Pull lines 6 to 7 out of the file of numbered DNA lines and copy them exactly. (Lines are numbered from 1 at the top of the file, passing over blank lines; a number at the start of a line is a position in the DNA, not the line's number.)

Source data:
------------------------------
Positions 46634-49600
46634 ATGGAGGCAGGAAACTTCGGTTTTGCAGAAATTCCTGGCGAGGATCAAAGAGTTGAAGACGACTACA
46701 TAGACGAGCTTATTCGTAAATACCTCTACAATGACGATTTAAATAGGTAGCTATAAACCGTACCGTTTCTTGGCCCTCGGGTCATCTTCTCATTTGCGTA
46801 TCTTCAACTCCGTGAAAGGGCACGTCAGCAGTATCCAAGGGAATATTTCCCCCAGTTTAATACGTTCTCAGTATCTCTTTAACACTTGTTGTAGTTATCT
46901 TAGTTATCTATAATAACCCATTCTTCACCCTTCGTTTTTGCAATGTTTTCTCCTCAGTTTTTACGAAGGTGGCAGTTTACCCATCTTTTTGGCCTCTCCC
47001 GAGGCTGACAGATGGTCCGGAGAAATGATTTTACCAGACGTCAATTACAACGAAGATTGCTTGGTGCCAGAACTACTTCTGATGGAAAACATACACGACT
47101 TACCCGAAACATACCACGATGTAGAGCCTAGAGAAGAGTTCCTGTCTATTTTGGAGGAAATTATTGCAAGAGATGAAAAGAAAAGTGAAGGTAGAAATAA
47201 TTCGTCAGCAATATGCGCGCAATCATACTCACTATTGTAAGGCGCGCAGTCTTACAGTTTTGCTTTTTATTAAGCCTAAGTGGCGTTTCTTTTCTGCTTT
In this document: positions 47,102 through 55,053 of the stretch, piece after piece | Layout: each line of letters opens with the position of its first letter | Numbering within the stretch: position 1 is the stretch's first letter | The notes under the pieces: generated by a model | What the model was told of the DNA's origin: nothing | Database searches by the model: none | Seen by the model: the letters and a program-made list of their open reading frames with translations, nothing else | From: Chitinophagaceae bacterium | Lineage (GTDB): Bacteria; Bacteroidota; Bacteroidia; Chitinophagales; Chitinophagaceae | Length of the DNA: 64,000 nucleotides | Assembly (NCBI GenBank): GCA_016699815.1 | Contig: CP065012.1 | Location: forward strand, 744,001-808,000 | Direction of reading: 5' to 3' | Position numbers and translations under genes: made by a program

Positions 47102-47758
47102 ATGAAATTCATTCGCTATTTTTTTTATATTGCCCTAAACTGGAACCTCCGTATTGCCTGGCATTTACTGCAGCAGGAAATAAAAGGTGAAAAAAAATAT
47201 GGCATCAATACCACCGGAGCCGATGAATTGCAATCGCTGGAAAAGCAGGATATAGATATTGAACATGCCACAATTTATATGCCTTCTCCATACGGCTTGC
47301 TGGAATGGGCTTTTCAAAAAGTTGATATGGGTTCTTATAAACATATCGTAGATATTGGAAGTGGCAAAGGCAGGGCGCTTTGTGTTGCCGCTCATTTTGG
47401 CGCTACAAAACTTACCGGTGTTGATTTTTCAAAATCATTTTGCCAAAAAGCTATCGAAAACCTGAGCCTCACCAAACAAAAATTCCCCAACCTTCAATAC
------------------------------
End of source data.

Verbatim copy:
47001 GAGGCTGACAGATGGTCCGGAGAAATGATTTTACCAGACGTCAATTACAACGAAGATTGCTTGGTGCCAGAACTACTTCTGATGGAAAACATACACGACT
47101 TACCCGAAACATACCACGATGTAGAGCCTAGAGAAGAGTTCCTGTCTATTTTGGAGGAAATTATTGCAAGAGATGAAAAGAAAAGTGAAGGTAGAAATAA